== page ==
He Keeps Tabs On Her, While She Remains More Aloof

She was on her way out on a trek when I, and she, heard the distant signature call of her mate. She stopped and looked back into the distance from where the call came from for some time, but she did not answer him and she did not go in his direction. When the calling stopped, she proceeded on her merry way, out of the park, through the neighborhood, and on to her destination, wherever that was.

I opted not to follow her, but rather to return to the area where the male had called from. He had called from within some dense bushes, but I thought he might appear out in the open, and indeed he did. I found him heading towards a high lookout point. He was looking for her, even though he must have known that by this time she was long out of sight and out of hearing range. He settled down in the sun to watch and wait for her. He waited and waited.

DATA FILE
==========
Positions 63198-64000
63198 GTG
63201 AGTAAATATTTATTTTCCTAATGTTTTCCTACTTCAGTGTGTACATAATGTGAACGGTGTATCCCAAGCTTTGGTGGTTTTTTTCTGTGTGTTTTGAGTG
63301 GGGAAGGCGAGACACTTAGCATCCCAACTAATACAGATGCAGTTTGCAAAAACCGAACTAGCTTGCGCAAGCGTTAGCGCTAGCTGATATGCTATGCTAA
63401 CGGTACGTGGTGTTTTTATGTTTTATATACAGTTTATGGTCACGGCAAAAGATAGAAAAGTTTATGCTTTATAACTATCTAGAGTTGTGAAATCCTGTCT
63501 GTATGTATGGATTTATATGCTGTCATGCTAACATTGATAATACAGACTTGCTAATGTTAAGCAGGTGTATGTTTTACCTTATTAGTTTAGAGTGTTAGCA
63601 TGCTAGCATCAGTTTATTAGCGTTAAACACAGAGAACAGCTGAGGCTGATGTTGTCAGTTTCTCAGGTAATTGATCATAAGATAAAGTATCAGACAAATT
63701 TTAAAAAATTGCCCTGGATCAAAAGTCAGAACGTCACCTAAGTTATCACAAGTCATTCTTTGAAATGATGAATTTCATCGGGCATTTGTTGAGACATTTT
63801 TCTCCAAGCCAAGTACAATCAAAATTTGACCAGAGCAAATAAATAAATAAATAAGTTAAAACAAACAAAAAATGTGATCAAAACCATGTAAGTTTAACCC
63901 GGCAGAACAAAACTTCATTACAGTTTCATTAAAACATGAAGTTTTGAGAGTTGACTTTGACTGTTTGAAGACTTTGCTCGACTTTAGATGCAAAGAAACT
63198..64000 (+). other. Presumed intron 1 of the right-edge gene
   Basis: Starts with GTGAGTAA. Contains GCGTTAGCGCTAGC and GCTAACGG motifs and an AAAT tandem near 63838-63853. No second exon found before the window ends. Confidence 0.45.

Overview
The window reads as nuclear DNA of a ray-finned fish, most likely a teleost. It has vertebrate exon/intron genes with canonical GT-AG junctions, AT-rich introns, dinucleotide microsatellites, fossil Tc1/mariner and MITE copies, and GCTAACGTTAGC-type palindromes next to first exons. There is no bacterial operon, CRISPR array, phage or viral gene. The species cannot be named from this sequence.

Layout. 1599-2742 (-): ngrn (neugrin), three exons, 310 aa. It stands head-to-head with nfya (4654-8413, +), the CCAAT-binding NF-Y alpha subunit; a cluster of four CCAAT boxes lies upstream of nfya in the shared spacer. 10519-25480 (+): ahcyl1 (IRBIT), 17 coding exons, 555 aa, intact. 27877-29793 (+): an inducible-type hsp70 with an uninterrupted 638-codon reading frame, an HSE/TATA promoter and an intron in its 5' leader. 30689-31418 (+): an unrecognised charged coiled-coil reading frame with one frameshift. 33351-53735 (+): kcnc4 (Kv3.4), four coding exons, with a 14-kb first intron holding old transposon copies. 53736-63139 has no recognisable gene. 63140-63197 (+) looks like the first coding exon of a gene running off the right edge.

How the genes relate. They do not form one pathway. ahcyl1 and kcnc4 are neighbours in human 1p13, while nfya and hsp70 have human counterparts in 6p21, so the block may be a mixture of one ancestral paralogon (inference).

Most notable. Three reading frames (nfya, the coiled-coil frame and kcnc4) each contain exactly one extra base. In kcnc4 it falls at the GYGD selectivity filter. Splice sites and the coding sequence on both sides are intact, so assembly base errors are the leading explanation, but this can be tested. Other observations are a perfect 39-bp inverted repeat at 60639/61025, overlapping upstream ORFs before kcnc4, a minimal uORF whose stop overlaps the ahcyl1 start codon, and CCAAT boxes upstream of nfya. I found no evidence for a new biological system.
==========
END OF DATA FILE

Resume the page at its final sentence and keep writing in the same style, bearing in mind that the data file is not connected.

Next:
After a time, he became focused on a dog playing and wandering erratically in the distance. Watching the dog was a good distraction — coyotes do get distracted by what is occurring around them which often causes them to change what they are doing. The dog was claiming way too much liberty in the coyote’s eyes: the dog dug furiously and explored off the beaten path — all within the coyote’s favorite hang-out area, and then, ultimate of insults, he marked the area by peeing on a bush.